Style Court

Textiles, Art History, Gardens, and a Little Mental Traveling with Courtney Barnes 2006-2016


Color and Light

[Photos directly above and below are my own. Mosey's ornaments, the citrine glass shown here, are currently available in many other colors at Saks as part of the Spotlight sneak peek. $30. The acqua ceramic is just an experiment of mine.]

Chattanooga-based Christopher Mosey's tactile glass work is raw and natural. But when I came across his brilliant ornaments at the Spotlight on Art preview (proceeds benefit Sheltering Arms and Trinity School scholarship funds), I thought of Luca Guadagnino's supremely stylized scenes in I Am Love.

 [Screengrabs from Magnolia Pictures I Am Love starring Tilda Swinton.]

While the acid-green shades in the ball I bought did remind me of the shimmering glasses in the film's birthday scene, it was really the sense of dappled sunlight that made me connect the two.

Beautifully diffused light is a major element throughout the movie.

Bars and grids are another visual motif, but truth be told I was so taken with all the jaw-droppingly well-framed shots that I didn't pick up on the cage symbolism until I read set designer Francesca Di Mottola's production notes. The idea was to use the sets to underscore main character Emma's (Tilda Swinton's) sense of isolation and an entire family constrained by tradition. Once you're aware of this, you can't stop noticing vertical bars.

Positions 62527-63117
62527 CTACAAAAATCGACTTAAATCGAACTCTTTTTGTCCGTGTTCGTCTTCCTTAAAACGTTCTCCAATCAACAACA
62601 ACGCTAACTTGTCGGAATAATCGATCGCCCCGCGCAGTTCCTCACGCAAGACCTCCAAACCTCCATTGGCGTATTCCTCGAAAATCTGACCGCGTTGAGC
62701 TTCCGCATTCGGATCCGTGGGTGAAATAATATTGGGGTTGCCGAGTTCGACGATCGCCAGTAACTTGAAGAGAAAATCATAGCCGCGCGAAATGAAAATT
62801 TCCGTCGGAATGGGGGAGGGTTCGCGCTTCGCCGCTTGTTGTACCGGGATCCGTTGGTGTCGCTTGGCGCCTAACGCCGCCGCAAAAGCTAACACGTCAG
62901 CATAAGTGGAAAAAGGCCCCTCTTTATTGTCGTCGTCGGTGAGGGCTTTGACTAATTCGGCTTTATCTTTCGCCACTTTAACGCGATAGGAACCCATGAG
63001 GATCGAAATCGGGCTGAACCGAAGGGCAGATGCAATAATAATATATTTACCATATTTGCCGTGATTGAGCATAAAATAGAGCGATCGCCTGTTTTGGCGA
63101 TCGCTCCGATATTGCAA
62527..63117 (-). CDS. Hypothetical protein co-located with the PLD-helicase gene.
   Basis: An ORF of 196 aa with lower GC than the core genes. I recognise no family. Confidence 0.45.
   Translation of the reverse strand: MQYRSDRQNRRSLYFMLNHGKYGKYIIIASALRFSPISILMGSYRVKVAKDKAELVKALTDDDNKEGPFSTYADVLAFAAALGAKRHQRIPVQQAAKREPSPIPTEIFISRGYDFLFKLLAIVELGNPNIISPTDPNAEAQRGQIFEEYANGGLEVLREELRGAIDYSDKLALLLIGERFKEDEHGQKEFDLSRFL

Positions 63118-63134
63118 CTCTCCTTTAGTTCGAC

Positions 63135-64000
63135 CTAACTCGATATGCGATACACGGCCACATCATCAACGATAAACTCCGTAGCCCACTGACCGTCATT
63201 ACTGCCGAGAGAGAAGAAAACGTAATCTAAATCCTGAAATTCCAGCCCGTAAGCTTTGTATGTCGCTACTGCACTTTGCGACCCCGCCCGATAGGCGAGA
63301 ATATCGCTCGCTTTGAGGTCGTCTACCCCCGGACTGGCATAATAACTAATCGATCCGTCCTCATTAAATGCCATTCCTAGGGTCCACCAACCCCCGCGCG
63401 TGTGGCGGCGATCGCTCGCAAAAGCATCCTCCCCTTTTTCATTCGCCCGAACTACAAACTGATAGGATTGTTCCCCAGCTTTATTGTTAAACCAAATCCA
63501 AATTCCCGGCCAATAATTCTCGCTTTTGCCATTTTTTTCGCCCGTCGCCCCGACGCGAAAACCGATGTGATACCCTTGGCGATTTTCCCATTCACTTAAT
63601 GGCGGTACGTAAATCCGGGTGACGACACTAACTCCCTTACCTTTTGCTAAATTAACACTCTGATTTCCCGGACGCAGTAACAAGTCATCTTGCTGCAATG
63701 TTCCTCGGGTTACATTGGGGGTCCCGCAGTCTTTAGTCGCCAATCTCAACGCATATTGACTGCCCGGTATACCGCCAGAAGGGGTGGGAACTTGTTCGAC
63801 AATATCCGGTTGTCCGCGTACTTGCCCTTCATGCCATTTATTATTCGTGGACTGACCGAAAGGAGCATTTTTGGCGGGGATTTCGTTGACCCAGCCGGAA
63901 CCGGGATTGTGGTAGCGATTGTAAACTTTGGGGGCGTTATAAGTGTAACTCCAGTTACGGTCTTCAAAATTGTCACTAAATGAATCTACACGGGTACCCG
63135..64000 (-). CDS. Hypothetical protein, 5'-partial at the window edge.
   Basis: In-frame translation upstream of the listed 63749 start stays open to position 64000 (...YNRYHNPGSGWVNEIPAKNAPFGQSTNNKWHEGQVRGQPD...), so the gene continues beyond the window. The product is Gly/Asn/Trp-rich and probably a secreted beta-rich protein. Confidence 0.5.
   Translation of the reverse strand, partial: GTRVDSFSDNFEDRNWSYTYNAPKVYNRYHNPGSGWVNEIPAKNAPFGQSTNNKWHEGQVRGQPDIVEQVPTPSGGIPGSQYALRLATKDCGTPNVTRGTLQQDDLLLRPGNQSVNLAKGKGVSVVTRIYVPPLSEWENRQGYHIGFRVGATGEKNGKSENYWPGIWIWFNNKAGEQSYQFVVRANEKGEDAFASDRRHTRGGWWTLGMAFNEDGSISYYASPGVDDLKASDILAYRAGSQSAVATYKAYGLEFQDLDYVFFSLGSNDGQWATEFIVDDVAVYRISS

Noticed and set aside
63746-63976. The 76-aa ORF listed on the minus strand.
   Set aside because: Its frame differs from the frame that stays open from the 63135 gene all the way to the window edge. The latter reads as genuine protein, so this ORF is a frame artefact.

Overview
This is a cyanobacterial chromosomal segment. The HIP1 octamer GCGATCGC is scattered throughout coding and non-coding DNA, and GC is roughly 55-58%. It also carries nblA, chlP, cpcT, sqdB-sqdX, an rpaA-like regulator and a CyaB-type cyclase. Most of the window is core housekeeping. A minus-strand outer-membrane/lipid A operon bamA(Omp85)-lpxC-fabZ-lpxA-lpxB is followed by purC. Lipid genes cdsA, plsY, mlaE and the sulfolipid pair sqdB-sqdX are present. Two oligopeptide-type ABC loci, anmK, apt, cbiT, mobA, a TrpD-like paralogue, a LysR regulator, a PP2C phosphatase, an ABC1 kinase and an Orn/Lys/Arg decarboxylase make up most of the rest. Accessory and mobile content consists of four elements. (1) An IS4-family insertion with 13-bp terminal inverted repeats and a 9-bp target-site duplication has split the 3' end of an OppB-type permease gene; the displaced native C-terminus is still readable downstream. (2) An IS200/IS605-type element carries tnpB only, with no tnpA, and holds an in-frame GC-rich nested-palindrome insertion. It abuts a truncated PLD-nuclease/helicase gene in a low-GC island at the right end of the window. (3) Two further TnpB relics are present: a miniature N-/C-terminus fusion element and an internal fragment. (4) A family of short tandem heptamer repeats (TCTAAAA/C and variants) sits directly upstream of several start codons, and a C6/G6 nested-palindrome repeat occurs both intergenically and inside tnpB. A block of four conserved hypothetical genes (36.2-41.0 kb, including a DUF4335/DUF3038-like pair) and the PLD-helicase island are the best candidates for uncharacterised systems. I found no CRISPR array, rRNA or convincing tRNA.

A few months ago I mentioned another sumptuous flick about an old Italian family going through upheaval, The Leopard. Roger Ebert compares the two films here, observing that director Guadagnino "makes the connection inescapable by the use of the name Tancredi [Emma's husband in I Am Love]; in The Leopard, Alain Delon pays the Salina nephew of that name."

I'll interject a visual connection: sunlight streaming through white curtains.

Of course, the best way to watch I Am Love is just to drink it in -- not intellectualize it. Like my December 2010 pick for aesthetic inspiration, Orlando, Love has some dreamy wintry scenes too. But don't forget to lookout for the many appearances of the book Atelier Simultane di Sonia Delaunay, 1923-1934 (explanation in the previous post) and the use of orange. Love is set about thirteen years ago; coincidentally, as everyone has heard by now, Tangerine Tango, a red-orange, is Pantone's color of the year for 2012.

[Image via Pantone]

If you want to celebrate the hue right now, Mosey made some orange spheres as well. Stop by the preview installation, on view through January 31 at Saks (women's shoes adjacent, main level, Phipps Plaza, Atlanta).

And those African beads I like -- the ones sold at Ann Mashburn -- are now available in carnelian (check out the purple too).

1 comment:

My Dog-Eared Pages said...

Just so wonderful... the dappled, diffused light - interesting note: bars + grids. I have a lot to review in links from this post. How fun to tie-in the Pantone news at the end. That first screengrab, what a scene!